3.1.1 In September 2000, the ACP had considered a review of the ‘booster biocides’. Booster biocides are defined as those active substances, other than copper and tin, used in antifouling products. A series of data requirements had been identified, and data to address the first tier had now been submitted and used to refine the risk assessments for all of the booster biocide active ingredients currently used in products approved for the UK market.
3.1.2 Members considered the refined risk assessments and agreed that current approvals for products containing booster biocides could continue, subject to the development of a robust method for the assessment of leaching rates. It was also recommended that this be taken forward with the International Organisation for Standardisation (ISO). In addition, the Committee agreed that the estimated levels of product use employed in the risk assessment would need to be updated to inform the EU reviews of these substances expected to take place in 2006.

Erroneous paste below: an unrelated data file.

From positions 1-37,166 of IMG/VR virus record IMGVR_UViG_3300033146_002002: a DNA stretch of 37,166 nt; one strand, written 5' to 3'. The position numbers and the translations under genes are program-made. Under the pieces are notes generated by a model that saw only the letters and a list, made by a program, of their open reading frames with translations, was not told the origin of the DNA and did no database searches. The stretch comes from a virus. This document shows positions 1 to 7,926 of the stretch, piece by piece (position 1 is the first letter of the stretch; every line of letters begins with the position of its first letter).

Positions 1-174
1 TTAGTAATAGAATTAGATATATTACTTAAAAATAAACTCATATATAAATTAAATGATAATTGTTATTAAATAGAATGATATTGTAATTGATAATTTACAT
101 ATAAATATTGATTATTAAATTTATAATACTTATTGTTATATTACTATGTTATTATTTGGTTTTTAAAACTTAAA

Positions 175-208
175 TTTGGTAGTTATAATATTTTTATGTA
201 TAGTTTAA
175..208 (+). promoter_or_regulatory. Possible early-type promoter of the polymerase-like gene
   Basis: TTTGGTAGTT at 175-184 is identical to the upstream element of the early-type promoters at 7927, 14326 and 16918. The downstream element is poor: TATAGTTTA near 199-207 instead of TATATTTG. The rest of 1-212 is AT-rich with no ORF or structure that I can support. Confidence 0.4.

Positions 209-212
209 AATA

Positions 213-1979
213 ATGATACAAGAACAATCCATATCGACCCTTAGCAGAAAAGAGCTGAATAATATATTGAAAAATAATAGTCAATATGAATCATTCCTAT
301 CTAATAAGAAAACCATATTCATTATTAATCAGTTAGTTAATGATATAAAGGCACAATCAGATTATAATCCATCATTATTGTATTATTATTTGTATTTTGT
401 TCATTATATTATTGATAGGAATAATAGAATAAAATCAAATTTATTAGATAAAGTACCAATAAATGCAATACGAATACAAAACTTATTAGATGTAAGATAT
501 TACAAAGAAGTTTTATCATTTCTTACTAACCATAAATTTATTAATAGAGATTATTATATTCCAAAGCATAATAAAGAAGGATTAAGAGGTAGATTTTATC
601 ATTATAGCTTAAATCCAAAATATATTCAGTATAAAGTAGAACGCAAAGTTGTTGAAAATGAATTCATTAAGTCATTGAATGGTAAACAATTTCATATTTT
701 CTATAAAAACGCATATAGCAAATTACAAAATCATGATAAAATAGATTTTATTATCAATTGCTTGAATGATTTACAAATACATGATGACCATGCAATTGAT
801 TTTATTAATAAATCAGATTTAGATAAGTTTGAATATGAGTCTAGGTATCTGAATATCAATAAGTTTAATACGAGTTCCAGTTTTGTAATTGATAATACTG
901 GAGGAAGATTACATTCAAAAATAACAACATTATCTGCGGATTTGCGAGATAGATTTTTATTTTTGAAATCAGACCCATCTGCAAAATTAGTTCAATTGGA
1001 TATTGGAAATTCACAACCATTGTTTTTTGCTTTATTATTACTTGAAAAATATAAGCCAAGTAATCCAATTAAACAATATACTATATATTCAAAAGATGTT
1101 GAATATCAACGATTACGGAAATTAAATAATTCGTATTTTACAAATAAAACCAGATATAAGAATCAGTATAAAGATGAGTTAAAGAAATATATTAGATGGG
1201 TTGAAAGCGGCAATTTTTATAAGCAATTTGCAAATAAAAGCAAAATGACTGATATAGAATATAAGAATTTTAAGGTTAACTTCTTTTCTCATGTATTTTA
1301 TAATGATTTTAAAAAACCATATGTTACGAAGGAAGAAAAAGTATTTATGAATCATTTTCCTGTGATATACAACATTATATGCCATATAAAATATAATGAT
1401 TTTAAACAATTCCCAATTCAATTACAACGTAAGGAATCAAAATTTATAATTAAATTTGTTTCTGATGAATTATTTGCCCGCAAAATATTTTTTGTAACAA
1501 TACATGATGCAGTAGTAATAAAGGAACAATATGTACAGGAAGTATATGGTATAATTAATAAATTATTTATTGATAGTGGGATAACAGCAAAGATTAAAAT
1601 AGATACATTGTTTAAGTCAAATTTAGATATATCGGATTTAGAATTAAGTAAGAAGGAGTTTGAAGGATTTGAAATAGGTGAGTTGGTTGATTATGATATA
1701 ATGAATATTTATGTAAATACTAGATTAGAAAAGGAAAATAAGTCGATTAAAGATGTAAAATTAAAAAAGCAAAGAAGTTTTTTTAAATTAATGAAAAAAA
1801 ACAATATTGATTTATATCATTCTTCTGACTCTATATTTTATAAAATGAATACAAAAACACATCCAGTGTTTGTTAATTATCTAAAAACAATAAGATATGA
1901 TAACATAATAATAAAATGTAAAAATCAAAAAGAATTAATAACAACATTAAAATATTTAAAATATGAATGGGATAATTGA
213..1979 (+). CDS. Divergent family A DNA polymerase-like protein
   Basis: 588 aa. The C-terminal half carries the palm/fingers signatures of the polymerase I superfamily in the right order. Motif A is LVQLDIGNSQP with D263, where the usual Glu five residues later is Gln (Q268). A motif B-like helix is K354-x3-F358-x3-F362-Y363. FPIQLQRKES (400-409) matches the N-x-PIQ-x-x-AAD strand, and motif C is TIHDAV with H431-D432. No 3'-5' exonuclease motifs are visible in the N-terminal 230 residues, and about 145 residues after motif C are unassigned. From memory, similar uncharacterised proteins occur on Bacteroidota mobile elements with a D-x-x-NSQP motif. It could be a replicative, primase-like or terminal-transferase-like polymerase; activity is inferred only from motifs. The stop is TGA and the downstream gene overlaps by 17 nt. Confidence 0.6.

3.2 b) ECOguard® [ACP 19 (307/2004)]
3.2.1 The Committee had considered this item at their last meeting in March when it was decided that additional data were required.
3.2.2 One member declared a personal specific interest in this item and left the room while it was under discussion. (This did not happen at the March meeting due to a misunderstanding over the nature of the interest.)
3.2.3 The Chairman reminded members that there were two outstanding issues. The first related to clarification of the technical specification of the pesticide, for which the company had produced further data. These data were accepted by the Committee.
3.2.4 Secondly, the efficacy of the product was discussed. A majority of the Committee took the view that approval could not be recommended while data on efficacy that had previously been requested remained outstanding.